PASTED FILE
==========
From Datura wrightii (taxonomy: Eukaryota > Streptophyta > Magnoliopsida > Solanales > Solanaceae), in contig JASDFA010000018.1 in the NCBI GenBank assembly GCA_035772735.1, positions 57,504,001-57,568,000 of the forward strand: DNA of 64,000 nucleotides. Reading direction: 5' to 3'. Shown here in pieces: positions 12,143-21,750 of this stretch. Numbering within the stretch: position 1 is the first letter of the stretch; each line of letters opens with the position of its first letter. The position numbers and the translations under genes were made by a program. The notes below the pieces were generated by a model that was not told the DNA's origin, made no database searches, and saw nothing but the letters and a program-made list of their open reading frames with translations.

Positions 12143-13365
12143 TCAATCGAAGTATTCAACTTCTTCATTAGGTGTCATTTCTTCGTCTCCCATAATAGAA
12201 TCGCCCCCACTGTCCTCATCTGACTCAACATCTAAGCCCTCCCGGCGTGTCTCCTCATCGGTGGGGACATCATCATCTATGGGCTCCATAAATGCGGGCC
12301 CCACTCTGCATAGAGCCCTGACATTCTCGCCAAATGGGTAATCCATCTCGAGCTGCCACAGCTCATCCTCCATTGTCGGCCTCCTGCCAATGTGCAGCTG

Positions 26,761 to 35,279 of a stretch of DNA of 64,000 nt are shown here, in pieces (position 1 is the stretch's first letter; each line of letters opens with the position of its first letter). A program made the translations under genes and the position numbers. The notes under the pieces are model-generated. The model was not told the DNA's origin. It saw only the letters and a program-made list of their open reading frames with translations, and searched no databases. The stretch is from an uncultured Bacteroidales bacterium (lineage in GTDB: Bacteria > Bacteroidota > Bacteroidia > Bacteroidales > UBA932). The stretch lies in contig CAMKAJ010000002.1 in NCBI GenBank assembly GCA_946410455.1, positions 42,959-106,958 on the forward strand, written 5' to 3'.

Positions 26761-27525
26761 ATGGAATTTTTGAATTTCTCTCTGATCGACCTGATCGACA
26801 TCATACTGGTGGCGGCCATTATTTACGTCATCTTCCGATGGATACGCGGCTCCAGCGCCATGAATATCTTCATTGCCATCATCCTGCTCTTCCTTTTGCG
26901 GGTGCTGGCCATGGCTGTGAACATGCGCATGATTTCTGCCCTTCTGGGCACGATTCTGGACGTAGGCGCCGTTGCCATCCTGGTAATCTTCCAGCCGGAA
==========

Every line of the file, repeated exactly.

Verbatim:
From Datura wrightii (taxonomy: Eukaryota > Streptophyta > Magnoliopsida > Solanales > Solanaceae), in contig JASDFA010000018.1 in the NCBI GenBank assembly GCA_035772735.1, positions 57,504,001-57,568,000 of the forward strand: DNA of 64,000 nucleotides. Reading direction: 5' to 3'. Shown here in pieces: positions 12,143-21,750 of this stretch. Numbering within the stretch: position 1 is the first letter of the stretch; each line of letters opens with the position of its first letter. The position numbers and the translations under genes were made by a program. The notes below the pieces were generated by a model that was not told the DNA's origin, made no database searches, and saw nothing but the letters and a program-made list of their open reading frames with translations.

Positions 12143-13365
12143 TCAATCGAAGTATTCAACTTCTTCATTAGGTGTCATTTCTTCGTCTCCCATAATAGAA
12201 TCGCCCCCACTGTCCTCATCTGACTCAACATCTAAGCCCTCCCGGCGTGTCTCCTCATCGGTGGGGACATCATCATCTATGGGCTCCATAAATGCGGGCC
12301 CCACTCTGCATAGAGCCCTGACATTCTCGCCAAATGGGTAATCCATCTCGAGCTGCCACAGCTCATCCTCCATTGTCGGCCTCCTGCCAATGTGCAGCTG

Positions 26,761 to 35,279 of a stretch of DNA of 64,000 nt are shown here, in pieces (position 1 is the stretch's first letter; each line of letters opens with the position of its first letter). A program made the translations under genes and the position numbers. The notes under the pieces are model-generated. The model was not told the DNA's origin. It saw only the letters and a program-made list of their open reading frames with translations, and searched no databases. The stretch is from an uncultured Bacteroidales bacterium (lineage in GTDB: Bacteria > Bacteroidota > Bacteroidia > Bacteroidales > UBA932). The stretch lies in contig CAMKAJ010000002.1 in NCBI GenBank assembly GCA_946410455.1, positions 42,959-106,958 on the forward strand, written 5' to 3'.

Positions 26761-27525
26761 ATGGAATTTTTGAATTTCTCTCTGATCGACCTGATCGACA
26801 TCATACTGGTGGCGGCCATTATTTACGTCATCTTCCGATGGATACGCGGCTCCAGCGCCATGAATATCTTCATTGCCATCATCCTGCTCTTCCTTTTGCG
26901 GGTGCTGGCCATGGCTGTGAACATGCGCATGATTTCTGCCCTTCTGGGCACGATTCTGGACGTAGGCGCCGTTGCCATCCTGGTAATCTTCCAGCCGGAA